SEPT / OCT 2017: BY CAROL STARKEY
Quick, picture someone who’s powerful. Do you have the person in your mind? Is he tall? Does he have lots of muscles or great charisma? Your imagined person may be strong indeed, but I know of someone who, though not flashy, tall, or muscled, was very powerful. Her name was Sarah Josepha Hale, and though she was born over 200 years ago, many of her life’s contributions we still feel today.
When she was a girl, her mother encouraged her to read and learn. Girls couldn’t go to college, she so learned from her brother, Horatio, who attended college and educated her as much as he could. In her 20s, she married David Hale, and they shared a love of words. But David died of pneumonia when Sarah was pregnant with their fifth child. To support herself and her children, she took a job making hats, but her true love was writing. At night while her children slept, she wrote. Five years later, a publisher accepted first novel, Northwood.
She also wrote for magazines and they not only published her articles, they paid her for her work! Before long, Ladies’ Magazine offered Sarah a job. Her magazine stood out. Men wrote all the others and showcased the latest fashions from Europe. Sarah wanted to expand women’s minds, so she published articles on history, exercise, science, the evils of slavery, household advice, short stories, and poetry. She couldn’t do away with fashion but ensured she gave them something to think about besides clothing. Several years later, she went to work for Godey’s Lady’s Book, another influential magazine.
Sarah didn’t consider herself a feminist, and didn’t support the growing women’s movement, but did much for women. She advocated for female education, believed women had a place as teachers and doctors (she convinced Vassar College to hire female teachers instead of just males), and she wanted women to think for themselves.
Sarah is also responsible for turning Bunker Hill and Mount Vernon into national landmarks, and writing the first anti-slavery novel (years before Uncle Tom’s Cabin). She wrote books and articles until she was 90 years old. The public best know her for her letters (she wrote them and poetry until her death in 1879). If she didn’t like something, she wrote a letter. Her most well-known letters came about because of Thanksgiving. President Washington had set aside the last Thursday of November as a day of Thanksgiving, but as the years passed, fewer and fewer people celebrated. Most of the country viewed it as a New England holiday, and Sarah wanted to change that. She saw it as something to draw the entire nation together.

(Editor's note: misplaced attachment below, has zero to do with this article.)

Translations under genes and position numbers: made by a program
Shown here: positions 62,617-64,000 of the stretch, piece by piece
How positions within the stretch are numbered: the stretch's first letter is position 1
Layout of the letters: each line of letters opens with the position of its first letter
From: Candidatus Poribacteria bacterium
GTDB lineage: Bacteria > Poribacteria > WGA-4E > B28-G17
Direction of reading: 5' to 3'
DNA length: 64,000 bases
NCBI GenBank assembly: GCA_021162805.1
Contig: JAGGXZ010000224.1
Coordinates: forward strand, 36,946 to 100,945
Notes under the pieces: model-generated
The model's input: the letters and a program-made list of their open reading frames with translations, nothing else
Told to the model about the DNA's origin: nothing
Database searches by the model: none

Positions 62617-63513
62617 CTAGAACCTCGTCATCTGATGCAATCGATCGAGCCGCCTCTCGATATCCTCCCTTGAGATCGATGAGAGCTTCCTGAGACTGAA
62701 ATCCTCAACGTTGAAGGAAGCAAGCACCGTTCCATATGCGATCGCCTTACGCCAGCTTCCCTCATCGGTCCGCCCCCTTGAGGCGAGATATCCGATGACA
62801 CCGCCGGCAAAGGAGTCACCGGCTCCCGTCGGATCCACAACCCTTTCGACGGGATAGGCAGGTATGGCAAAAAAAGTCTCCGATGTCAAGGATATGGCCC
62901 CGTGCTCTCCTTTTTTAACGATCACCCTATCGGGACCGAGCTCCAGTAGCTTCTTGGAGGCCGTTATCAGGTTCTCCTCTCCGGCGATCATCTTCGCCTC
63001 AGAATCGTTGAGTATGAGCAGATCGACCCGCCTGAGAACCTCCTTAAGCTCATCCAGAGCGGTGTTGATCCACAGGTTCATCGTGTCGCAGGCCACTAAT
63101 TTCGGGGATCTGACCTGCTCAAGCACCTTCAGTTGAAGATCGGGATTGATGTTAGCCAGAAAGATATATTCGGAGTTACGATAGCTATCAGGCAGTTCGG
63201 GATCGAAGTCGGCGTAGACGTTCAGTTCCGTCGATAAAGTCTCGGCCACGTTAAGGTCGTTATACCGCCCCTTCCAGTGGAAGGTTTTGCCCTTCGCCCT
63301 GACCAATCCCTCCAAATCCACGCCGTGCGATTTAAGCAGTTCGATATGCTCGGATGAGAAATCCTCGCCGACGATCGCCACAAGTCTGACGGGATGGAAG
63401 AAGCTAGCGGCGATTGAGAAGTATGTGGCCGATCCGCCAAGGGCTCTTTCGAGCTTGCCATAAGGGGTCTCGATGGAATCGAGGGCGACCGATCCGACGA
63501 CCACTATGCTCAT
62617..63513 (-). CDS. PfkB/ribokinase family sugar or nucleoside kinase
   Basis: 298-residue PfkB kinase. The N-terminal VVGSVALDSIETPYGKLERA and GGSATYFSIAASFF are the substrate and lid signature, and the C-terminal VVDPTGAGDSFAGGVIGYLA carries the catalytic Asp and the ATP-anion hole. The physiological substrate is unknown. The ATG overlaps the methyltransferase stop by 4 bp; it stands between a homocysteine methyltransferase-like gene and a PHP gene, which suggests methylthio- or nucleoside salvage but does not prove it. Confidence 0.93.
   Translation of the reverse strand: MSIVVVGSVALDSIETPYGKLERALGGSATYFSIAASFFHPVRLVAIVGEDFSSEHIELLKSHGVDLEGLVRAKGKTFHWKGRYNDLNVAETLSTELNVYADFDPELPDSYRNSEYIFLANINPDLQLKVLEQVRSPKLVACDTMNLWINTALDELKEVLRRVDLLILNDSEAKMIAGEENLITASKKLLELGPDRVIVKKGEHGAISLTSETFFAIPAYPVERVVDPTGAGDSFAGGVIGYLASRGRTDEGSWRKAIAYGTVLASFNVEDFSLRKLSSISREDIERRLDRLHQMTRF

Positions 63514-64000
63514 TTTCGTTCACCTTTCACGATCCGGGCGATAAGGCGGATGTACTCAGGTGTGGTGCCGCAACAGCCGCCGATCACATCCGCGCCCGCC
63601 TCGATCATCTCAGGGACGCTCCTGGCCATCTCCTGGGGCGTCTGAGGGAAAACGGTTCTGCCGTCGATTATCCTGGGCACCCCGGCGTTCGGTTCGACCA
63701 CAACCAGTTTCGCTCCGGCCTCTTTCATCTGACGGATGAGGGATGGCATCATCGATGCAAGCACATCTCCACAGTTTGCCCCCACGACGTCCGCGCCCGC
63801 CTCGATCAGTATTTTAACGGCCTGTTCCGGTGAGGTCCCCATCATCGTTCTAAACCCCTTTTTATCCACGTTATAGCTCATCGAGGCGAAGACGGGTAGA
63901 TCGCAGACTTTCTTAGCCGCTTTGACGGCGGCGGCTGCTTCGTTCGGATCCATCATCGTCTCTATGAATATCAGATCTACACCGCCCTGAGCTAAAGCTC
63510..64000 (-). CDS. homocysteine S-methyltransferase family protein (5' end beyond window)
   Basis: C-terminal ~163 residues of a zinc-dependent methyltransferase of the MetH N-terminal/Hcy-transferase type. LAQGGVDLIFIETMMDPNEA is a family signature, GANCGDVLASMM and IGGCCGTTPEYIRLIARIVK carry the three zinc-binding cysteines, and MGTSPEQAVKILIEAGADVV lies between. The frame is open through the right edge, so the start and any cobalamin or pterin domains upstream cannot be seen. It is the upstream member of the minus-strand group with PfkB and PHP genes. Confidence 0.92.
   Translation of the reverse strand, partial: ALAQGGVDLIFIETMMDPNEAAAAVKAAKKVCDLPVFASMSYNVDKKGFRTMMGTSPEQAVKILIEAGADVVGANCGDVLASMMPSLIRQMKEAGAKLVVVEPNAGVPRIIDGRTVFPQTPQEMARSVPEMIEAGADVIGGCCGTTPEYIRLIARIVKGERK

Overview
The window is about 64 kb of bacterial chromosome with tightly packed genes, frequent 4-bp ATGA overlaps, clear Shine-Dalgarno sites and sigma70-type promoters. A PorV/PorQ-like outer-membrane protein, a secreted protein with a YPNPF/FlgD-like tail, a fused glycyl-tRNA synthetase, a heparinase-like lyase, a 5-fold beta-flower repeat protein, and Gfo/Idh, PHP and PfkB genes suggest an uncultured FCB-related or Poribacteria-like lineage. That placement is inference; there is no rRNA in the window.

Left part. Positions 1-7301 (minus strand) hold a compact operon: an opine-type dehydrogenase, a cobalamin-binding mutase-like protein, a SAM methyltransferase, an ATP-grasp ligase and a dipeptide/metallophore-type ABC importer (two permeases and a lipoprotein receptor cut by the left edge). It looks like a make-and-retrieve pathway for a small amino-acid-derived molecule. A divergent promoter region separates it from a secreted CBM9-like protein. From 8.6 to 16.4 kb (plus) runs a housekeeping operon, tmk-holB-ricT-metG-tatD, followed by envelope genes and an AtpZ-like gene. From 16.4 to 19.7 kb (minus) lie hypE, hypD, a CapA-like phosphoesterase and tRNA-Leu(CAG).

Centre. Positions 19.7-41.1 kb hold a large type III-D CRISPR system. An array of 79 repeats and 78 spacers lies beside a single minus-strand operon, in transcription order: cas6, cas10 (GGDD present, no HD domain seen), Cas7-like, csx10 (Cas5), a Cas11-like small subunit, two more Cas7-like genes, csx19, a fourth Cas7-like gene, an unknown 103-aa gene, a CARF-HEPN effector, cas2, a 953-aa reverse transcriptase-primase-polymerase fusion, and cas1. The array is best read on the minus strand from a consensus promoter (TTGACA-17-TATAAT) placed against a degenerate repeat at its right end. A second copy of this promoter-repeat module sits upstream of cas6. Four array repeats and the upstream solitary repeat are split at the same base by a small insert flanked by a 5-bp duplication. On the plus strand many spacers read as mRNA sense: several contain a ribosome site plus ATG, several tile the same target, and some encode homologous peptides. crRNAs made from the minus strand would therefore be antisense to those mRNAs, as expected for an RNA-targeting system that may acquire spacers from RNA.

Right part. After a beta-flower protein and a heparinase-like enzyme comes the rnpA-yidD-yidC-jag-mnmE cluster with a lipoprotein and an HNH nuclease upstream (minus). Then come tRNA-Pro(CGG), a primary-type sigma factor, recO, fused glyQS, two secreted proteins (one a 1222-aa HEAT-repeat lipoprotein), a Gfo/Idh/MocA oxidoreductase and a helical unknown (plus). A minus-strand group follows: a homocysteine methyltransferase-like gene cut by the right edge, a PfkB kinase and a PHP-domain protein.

In 1894, Sarah wrote to President Zachary Taylor asking him to reinstate Thanksgiving. He refused. When Millard Fillmore became president, she asked him. Again, a man told her no. So when Franklin Pierce took office, she wrote him, and when he turned her down, she tried President James Buchanan. Again, the answer was no.
Sarah refused to quit. When President Lincoln was in office, she wrote him. The country was in the midst of a civil war, and though both Sarah and Abraham Lincoln knew a holiday wouldn’t erase the hurt and suffering, they also knew it could boost morale and remind America’s citizens of the good things they had to be thankful for. Lincoln did as Sarah asked, proclaiming the last Thursday in November as Thanksgiving, a national holiday. Though it took 36 years, Sarah never gave up.
One last thing. I’m sure you know this song: “Mary had a little lamb, little lamb, little lamb, Mary had a little lamb, its fleece was white as snow.”
Sarah penned this after a lamb followed one of her pupils to school one day, then waited for the child outside the building until the end of the day.
Power comes in many forms. In Sarah’s case, it came through her pen.
ABOUT THE AUTHOR: Carol Starkley lives in New Jersey with her husband, three daughters, and numerous pets. She likes to read, write, bake, and dabble with the clarinet. She also infrequently blogs.